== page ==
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Do front disc brake pads wear out faster than rear ones?

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Do front disc brake pads wear out faster than rear ones?

Old 11-13-20, 02:11 PM
  #1  
cazzooo
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Do front disc brake pads wear out faster than rear ones?

I was never a physics major but somewhere I heard that more pressure is put on the front brake on a bike than on the back. I just had to replace my front brake pads but the rear ones still had some life on them. Is it true that front brake pads get more wear that rear pads? These were resin Shimano pads.
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Old 11-13-20, 02:35 PM
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It's true in many cases, but brake lever application is HIGHLY personal. Some prefer to use more front brake than rear. Some prefer to use more rear brake than front. This can also depend on the type of riding -- you can often use more rear brake to help steer the bike off road (or to keep from going over the bars in certain off road situations).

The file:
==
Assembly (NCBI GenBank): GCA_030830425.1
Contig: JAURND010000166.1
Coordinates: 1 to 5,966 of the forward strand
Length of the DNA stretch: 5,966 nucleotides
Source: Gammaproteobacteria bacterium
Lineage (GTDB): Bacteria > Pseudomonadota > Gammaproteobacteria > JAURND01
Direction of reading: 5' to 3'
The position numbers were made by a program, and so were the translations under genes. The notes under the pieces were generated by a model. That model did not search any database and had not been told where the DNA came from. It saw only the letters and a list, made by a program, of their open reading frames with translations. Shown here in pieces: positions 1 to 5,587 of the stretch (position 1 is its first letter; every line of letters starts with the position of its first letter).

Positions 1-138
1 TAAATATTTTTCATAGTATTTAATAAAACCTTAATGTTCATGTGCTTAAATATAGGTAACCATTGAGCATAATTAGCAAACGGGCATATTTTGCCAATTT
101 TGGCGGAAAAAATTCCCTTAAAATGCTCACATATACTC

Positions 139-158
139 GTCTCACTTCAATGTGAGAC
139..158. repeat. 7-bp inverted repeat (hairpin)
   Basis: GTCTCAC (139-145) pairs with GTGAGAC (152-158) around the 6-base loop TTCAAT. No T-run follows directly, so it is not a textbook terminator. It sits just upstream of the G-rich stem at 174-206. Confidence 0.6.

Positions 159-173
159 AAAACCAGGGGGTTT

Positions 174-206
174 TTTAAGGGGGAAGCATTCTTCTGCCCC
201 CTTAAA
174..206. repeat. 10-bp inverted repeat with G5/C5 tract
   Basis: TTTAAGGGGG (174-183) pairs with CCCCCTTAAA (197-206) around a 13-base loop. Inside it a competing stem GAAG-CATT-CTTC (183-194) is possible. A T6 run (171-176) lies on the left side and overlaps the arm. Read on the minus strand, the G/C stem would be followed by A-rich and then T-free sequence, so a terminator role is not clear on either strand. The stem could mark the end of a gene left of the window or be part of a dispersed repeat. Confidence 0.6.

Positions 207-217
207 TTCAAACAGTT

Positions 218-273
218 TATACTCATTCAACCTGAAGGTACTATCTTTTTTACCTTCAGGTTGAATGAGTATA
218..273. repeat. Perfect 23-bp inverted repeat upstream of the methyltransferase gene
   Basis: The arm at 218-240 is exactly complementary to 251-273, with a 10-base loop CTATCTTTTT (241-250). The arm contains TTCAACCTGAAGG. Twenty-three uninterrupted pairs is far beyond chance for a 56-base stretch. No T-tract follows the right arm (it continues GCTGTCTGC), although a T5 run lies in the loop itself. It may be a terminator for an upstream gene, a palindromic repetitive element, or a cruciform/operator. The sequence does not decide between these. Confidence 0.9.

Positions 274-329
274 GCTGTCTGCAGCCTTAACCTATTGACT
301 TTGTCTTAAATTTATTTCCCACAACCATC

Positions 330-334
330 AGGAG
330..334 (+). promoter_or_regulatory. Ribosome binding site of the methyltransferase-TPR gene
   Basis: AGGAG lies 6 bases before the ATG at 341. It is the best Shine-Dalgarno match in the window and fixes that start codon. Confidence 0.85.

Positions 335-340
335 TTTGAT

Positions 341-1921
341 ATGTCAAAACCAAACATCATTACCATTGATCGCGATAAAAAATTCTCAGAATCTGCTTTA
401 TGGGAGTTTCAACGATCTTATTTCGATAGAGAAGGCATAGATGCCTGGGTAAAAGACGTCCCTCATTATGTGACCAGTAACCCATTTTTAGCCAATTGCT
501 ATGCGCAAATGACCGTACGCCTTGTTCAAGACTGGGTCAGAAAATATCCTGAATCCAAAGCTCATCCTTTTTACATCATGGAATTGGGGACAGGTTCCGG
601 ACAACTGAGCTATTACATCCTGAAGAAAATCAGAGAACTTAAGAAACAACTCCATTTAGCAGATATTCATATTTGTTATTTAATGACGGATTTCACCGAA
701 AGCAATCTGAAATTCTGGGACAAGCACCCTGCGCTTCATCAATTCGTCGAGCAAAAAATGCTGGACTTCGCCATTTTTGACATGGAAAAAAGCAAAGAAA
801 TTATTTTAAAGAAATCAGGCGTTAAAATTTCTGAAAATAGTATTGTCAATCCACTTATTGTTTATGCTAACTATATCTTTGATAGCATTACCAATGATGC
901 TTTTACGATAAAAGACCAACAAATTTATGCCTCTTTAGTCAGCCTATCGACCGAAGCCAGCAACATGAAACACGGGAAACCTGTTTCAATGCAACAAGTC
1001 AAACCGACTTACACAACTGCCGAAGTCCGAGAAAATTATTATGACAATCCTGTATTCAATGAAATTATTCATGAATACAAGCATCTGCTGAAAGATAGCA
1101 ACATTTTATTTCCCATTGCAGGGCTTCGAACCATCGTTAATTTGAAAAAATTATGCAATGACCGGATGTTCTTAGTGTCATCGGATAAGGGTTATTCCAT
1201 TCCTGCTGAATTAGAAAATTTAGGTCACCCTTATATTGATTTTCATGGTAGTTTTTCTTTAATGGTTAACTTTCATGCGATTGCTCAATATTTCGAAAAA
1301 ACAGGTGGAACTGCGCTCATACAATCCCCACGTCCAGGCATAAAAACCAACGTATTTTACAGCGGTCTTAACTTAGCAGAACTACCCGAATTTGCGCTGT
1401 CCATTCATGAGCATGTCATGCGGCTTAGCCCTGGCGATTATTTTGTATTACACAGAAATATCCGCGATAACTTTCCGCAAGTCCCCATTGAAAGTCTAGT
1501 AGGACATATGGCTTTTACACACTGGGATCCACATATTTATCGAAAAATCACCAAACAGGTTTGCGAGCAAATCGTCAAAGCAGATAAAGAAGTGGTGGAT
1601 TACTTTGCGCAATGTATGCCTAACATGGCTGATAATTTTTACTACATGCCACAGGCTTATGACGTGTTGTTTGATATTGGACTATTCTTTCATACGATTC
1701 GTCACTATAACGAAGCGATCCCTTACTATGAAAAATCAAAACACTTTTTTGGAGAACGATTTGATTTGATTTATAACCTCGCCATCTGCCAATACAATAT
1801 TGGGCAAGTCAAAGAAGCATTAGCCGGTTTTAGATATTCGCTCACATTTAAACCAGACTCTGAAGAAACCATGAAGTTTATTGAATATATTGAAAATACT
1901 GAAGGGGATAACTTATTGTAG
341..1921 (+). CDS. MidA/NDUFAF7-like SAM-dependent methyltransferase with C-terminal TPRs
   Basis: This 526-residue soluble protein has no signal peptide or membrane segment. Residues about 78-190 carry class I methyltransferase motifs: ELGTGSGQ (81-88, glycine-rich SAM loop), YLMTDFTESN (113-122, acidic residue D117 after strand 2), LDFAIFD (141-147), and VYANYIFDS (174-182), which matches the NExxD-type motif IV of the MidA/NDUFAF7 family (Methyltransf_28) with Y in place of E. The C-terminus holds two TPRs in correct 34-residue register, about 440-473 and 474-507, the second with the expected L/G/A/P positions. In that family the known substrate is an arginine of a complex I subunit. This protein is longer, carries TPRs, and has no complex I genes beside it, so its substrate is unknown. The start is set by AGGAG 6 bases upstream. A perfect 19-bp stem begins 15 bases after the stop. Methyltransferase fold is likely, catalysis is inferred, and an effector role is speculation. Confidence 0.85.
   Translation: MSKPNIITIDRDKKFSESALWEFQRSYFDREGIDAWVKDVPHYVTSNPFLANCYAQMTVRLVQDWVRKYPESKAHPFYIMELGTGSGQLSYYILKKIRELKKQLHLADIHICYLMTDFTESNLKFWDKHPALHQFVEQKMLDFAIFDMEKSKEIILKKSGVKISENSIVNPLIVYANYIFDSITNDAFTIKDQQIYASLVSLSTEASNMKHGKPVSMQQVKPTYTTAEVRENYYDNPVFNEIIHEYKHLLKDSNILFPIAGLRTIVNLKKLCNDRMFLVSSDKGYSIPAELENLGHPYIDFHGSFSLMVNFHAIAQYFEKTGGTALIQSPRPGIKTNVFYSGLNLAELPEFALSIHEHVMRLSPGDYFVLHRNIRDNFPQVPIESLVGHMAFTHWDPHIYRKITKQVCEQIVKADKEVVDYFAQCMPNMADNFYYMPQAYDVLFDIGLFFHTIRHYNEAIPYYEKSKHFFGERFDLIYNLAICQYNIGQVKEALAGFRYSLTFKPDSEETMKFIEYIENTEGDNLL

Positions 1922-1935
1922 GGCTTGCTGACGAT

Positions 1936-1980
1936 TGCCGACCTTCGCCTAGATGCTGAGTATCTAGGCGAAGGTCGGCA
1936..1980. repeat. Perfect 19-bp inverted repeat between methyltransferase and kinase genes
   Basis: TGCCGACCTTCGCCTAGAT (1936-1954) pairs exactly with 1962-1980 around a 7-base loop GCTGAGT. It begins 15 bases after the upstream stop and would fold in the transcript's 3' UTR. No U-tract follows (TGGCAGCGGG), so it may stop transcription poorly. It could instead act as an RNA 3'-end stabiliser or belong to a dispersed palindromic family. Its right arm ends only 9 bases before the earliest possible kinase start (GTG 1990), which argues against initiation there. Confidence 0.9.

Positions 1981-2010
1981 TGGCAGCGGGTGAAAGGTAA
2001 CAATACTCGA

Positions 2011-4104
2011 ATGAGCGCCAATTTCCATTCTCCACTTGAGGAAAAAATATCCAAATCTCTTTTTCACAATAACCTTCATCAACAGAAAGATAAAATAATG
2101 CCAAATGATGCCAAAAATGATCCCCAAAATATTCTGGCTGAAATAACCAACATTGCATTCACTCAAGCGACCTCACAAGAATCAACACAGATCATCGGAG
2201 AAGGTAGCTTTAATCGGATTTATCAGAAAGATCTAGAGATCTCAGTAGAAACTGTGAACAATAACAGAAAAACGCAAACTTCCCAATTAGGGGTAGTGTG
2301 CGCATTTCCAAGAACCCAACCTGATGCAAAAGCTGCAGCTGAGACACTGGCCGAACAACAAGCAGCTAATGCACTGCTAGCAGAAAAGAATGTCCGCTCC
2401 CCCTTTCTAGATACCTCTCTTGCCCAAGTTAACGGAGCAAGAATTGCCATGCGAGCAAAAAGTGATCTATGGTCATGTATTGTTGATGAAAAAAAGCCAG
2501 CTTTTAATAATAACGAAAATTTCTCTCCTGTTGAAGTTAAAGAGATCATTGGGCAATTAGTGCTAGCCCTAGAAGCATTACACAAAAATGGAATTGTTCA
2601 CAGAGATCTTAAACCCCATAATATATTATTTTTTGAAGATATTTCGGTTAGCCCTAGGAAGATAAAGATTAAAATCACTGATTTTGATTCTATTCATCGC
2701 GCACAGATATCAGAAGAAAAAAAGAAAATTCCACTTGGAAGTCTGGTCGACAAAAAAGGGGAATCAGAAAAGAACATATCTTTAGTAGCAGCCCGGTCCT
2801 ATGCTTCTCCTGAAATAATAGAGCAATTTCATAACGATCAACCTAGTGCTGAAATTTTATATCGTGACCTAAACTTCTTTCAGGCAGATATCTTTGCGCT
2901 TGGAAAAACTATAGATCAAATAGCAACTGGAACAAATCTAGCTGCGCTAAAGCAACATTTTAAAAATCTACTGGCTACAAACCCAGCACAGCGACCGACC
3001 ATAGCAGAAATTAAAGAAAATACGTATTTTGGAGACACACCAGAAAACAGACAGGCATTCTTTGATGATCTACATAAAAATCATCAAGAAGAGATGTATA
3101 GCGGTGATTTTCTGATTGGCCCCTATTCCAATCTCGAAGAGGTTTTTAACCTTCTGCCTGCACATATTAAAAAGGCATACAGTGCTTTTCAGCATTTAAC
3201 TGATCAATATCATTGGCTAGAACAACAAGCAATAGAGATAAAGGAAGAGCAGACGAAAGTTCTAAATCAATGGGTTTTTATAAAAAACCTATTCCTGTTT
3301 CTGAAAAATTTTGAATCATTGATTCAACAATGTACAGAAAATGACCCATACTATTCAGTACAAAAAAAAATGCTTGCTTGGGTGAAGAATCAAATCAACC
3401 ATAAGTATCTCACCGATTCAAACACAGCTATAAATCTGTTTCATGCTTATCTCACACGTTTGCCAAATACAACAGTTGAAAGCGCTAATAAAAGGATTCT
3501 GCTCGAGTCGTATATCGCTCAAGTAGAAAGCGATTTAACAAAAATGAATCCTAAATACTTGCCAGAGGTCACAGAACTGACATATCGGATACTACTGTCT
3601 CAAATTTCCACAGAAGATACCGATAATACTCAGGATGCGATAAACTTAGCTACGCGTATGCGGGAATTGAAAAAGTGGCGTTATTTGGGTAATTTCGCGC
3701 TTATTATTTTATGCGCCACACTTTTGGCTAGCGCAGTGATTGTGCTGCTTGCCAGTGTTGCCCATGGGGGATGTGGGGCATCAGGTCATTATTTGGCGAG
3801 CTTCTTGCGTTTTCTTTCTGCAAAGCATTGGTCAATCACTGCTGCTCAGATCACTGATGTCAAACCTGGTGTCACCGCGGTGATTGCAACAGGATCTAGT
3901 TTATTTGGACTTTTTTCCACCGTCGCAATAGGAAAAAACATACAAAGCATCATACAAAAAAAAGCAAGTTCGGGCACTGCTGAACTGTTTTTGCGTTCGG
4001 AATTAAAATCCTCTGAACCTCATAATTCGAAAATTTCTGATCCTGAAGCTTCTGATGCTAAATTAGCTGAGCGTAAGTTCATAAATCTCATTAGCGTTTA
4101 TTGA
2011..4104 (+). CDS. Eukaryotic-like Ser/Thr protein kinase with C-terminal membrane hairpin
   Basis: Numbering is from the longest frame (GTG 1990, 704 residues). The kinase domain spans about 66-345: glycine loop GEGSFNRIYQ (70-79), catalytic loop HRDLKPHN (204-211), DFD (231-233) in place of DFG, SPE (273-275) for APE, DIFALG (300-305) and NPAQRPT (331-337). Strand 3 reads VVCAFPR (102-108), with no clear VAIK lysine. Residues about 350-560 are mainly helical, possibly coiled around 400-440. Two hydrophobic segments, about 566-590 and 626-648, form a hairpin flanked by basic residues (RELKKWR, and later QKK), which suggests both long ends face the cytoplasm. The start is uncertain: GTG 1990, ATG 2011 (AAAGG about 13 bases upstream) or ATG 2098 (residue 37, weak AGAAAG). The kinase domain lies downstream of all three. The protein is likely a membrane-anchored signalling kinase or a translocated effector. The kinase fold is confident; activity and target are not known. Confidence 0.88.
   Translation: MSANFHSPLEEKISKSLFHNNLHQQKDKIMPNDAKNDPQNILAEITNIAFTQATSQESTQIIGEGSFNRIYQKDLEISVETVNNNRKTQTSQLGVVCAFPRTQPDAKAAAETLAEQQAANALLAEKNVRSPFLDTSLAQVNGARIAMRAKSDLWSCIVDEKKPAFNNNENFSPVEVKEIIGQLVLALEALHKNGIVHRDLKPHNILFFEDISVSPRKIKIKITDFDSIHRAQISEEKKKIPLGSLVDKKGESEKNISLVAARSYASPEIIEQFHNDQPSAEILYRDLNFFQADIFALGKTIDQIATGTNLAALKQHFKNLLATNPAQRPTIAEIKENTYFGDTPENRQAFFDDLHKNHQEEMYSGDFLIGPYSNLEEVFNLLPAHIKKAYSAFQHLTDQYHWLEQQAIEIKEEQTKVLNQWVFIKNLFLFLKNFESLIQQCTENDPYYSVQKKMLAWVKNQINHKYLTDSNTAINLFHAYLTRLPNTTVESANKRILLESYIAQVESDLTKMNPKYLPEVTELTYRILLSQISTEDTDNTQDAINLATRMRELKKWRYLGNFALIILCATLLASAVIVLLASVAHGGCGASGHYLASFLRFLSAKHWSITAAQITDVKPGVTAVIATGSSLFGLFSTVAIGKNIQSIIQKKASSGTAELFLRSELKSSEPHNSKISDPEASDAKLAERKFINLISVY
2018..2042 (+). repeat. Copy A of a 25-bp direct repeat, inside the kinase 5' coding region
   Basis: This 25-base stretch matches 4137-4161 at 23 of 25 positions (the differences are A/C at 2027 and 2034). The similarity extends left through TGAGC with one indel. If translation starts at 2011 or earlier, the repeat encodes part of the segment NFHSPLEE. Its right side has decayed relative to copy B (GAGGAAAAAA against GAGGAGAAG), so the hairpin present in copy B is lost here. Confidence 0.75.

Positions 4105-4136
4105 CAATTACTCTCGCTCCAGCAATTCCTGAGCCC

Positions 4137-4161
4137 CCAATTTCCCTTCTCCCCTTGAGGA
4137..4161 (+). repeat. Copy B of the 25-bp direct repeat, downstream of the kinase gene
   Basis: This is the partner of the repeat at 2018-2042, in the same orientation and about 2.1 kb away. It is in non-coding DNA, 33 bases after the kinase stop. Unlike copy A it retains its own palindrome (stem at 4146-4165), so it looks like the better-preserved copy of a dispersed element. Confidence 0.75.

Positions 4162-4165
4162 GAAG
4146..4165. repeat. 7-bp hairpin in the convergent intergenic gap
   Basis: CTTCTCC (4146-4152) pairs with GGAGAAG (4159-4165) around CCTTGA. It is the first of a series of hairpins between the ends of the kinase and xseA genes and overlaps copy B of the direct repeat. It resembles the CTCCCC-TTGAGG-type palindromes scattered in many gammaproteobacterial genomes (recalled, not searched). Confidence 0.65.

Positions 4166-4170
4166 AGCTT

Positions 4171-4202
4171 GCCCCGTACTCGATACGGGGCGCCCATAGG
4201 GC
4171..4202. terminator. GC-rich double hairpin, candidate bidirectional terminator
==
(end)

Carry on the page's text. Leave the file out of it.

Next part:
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Old 11-13-20, 02:37 PM
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Yes - the majority of your stopping power is in your front brake
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Old 11-13-20, 02:40 PM
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Juan Foote
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Yes, just like a car if you are applying your brakes correctly.
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Old 11-13-20, 02:41 PM
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Normal.
Weight transfers to the front when braking. The more severe the stop, the less weight on the rear, which means you have to use less rear brake to prevent skidding.
Think how much rear pad you would need if all your stops were borderline front wheel stand.
I don't do discs, but I would expect to replace the fronts 3-5 times more often, since I pavement ride only and tend to use noticeably more front brake.
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Old 11-13-20, 02:46 PM